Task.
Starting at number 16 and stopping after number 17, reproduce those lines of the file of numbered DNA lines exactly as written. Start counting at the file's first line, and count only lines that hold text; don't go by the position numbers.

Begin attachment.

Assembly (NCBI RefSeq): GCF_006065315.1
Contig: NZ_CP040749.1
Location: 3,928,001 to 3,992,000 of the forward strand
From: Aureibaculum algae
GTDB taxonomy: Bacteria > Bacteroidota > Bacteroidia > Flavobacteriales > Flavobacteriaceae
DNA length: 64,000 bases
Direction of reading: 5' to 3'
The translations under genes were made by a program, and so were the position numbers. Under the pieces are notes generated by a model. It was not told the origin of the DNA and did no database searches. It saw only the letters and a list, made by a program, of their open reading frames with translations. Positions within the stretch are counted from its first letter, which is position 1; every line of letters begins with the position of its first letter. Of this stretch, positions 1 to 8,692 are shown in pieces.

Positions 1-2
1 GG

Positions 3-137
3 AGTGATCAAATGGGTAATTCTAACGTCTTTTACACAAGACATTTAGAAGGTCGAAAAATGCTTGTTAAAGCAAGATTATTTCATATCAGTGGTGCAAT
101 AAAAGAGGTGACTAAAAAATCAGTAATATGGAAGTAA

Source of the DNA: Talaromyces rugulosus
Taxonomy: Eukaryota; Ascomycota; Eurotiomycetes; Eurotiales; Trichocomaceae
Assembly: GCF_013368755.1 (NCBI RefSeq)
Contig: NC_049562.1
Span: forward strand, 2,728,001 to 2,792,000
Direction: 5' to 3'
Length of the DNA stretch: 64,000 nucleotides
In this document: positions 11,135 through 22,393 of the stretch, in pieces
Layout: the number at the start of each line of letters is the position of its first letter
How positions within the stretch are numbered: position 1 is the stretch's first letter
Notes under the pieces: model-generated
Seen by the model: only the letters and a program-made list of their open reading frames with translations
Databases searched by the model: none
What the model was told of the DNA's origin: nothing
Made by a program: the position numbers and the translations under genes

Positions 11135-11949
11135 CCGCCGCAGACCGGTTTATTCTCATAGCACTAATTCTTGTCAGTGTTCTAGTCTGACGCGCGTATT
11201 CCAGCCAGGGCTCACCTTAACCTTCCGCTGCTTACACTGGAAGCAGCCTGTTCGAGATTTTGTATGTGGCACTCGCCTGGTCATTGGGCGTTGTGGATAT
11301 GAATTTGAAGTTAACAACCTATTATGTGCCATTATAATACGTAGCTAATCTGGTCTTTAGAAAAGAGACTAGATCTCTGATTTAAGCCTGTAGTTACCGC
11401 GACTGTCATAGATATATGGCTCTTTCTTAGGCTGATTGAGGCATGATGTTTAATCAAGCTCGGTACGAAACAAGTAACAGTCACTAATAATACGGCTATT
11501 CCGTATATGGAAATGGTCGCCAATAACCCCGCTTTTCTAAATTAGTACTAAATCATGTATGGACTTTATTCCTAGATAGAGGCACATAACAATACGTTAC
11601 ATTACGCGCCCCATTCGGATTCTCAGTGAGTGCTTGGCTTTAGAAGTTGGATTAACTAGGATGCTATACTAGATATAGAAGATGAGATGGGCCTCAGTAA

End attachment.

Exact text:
Assembly: GCF_013368755.1 (NCBI RefSeq)
Contig: NC_049562.1